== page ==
Why Video Games Don't Tell Love Stories

Games can tell stories about aliens, time travel, dimensional tears, physics, biology, dreams, hell, balls made of random stuff turning into stars... so why can't even one of them tell a good love story?

Why there are no good love stories in video games?As one of the guys from Lessons in Lore, I mainly focus on Warcraft related humor bits, and Warcraft romances have about as much of a chance of succeeding as a Disney Princess has coming from a family with two living parents.  var adunit_index = 4000; if ((adunit_index != 1000 & adunit_index != 1001) || (adunit_index == 1000 && device_category != 'MOBILE') || (adunit_index == 1001 && device_category == 'MOBILE')) { if (active_ad_units_pw[adunit_index] != undefined) { console.log('Dyn Unit Legacy PW', active_ad_units_pw[adunit_index], adunit_index); googletag.cmd.push(function(){ var adunit_index = 4000; if (typeof(pubwise) != 'undefined' & pubwise.enabled === true) { console.log('Dyn PW'); pubwise.que.push(function(){ pubwise.renderAd('div-sjr-4000'); }); } else { console.log('Dyn Direct'); googletag.display('div-sjr-4000'); googletag.pubads().refresh([gptadslots['div-sjr-4000']]); } //googletag.pubads().refresh([gptadslots['div-sjr-4000']]); }); } } But even I can't help but notice a glaring lack of real love stories in gaming. Love stories aren't about love until they’re about having to put up with day to day garbage that really starts wearing down a couple. Like trying to convey that using my toothbrush isn’t something you can just do without asking. (I’m never calling that Waffle house waitress back.)Video games only show the first two or three days of a relationship.*Shhhh - there's plenty of time to ruin our unrealistic expectations later*That's back before either partner is comfortable enough to ask for the really freaky stuff in bed. It’s also before they stop having a goal to pursue and they actually have to talk to each other. The first time that Nathan Drake meets soulless blonde girl, they’re working together and have a common goal of finding a treasure. They never once stop to ask what kinds of movies the other is into or whether or not it’s ok to leave the toilet seat up. That relationship hasn’t started yet. By the end, just before she has time to ask him if he’s allergic to her half dozen cats, the story ends and we’re left to assume it all worked out.But if you continue playing the games, you realize it doesn’t.We should stop assuming that things will 'work out' because game writers clearly don't know how to write that part yet.*Because (Spoilers!) they don't.*There was a development meeting where they tried to come up with realistic ways a couple would act, and they just decide they can’t do it, so they split them up in the off seasonGames have developed some sophisticated coping mechanisms to avoid telling sustained love stories, which is good, I guess because that seems to be eluding them. Every Uncharted game starts with the couple broken up... again. I feel like there was a development meeting where they tried to come up with realistic ways a couple would act, and they just decide they can’t do it, so they split them up in the off season. It’s a cheap shortcut around actually having to write your characters differently than we last saw them.I get it; it’s a challenge. New romance is a catalyst for drama. But we’re being trained like a Pavlovian Black Labrador to expect that in order to be dramatic, you can’t start off romantically attached.And maybe they’re right.Does real love make for boring games?*Don't do it Indy! We love you too much.*When I think about the romantic entanglements I currently have, I shudder to think about letting them actually do anything dangerous, even if the world will be conquered by Nazis if we don’t.  And I think that’s where games are missing the boat.A character who loves you wouldn’t let you go find the missing artifact. They wouldn’t let you take the risk to blow up that ship full of Brits (or when the next Assassins Creed comes out… Pirates).Instead you’d be dealing with them; trying to convince them of the importance of your mission with the neglected party actually aware of what they’d be losing by the protagonist not returning. With most games a romantic interest only argues for a moment before realizing the bigger picture, but include a relationship that’s been going on awhile and there becomes a sense that this character returning (or not) will have a direct impact on normal life.That in and of itself could make these little moments more impactful and give us the player a bit of inner conflict: are we’re willing to take away this character's partner, or will we instead try to look for a less risky way to accomplish our goals?Could we even write good love stories into games and still make them good games?*Behold: the key to fixing love stories*The question remains how to implement a system of storytelling that allows for these kinds of relationships to be genuinely effective. That is… How can we show a couple who have been together long enough to know about how she likes pillows arranged on the furniture?I think the most obvious answer is to make the relationship into Tyler Durden. If you watch the movie “Fight Club” the most interesting character is not the main one. We see Brad Pitt from the generic soulless eyes of Edward Norton. We see Willy Wonka through Charlie’s eyes. We see the Joker through the eyes of Batman. And we see Andrew Ryan through the eyes of a vagrant whose plane crashes in the middle of the ocean.So why not the same with relationships? Can’t we show the relationship in our partners?The “Mass Effect” series had several options for this, by combining and maintaining relationships with several of the characters. However, to avoid eliminating them as sex scene options for main characters, no serious relationships develop between the characters.  Why not “Resident Evil”? Make two characters long term serious, and you’re not allowed to use them to just kill them off. You have to let them stay together for a few years… Then you can kill them off.One game got right; Final Fantasy Tactics. (Bear with me for a second.)*Feel the love.*They tell a love story that isn’t new love. It’s caring. It’s not overdone, nor is it unrealistic that they have a lot in common. The romance is between Ramsa (the protagonist) and Alma (the sister of the protagonist). You might think that this is an odd choice to identify as correctly romantic, but hear me out.Alma cares for Ramsa but also lets him do his own thing. She tries not to worry him with her day to day boring things, and after every mission, he comes home to see her. She worries about his safety when he gets into trouble, and joins him on the run despite the danger simply because she can’t bear to be without him for that long. It’s pretty sweet, and if you ignore the fact that they’re siblings, it’s actually quite romantic.He would kill to save her… I’d kill for my wife too. He would give up all of his goals to stay with her, to protect her… Nothing I care about in the world matters as much, to me, as making sure that I keep my wife happy and protect her, because I couldn’t stand to think about what life would be like without her. He gives up everything for her; and I’d give up everything for my wife.Though I will say this much. Ramsa probably thinks about putting his penis into Alma a lot less than I think about putting mine into my wife.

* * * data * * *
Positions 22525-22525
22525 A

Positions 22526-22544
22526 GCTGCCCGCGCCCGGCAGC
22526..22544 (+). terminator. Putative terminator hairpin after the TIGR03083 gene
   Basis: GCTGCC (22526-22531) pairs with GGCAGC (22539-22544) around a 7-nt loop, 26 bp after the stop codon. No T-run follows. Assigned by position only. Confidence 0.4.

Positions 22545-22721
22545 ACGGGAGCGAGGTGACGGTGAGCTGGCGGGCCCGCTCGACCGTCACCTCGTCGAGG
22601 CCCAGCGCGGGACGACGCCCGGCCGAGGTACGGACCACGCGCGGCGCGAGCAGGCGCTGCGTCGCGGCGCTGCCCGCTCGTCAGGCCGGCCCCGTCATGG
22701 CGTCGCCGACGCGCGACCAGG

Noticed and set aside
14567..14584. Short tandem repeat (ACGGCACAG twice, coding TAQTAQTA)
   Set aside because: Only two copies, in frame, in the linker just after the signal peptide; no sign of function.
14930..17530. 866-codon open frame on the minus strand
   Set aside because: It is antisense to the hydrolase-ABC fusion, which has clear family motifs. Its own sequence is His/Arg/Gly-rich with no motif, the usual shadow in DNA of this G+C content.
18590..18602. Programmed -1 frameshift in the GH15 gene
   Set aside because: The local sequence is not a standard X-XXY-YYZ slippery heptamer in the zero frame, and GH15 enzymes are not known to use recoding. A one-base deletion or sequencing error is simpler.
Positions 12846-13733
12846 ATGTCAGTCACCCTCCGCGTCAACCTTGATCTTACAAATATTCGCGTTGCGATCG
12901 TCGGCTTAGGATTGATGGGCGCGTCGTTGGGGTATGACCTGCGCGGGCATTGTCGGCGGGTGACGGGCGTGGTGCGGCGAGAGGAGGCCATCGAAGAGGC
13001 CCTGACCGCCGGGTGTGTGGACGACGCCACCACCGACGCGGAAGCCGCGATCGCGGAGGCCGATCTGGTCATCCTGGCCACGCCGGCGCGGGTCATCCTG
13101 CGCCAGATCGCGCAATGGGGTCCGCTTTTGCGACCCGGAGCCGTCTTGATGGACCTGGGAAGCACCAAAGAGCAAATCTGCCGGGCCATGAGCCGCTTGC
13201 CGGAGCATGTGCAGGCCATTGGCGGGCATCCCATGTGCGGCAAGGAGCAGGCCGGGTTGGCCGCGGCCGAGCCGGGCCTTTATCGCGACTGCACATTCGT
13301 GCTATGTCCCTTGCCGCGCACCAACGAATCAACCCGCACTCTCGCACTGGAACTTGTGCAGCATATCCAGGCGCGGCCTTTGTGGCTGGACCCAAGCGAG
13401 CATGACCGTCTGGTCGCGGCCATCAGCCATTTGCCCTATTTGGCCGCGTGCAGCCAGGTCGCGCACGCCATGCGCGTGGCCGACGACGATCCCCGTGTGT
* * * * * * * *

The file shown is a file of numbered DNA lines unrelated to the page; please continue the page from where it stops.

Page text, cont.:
Featured Contributor

Chad Tindale is one of the writers for Lessonsinlore.com. He's half comedian, half observational commentator. A frequent host for MMO related events at Dragon*Con, his excessive personality is almost as much a feature as his information about games.

Published Nov. 12th 2013
  • Proto Foe
    Senior Intern
    Nice article :)

    Final Fantasy does loves really well. FFVIII anyone? What a story, 20 years in the making!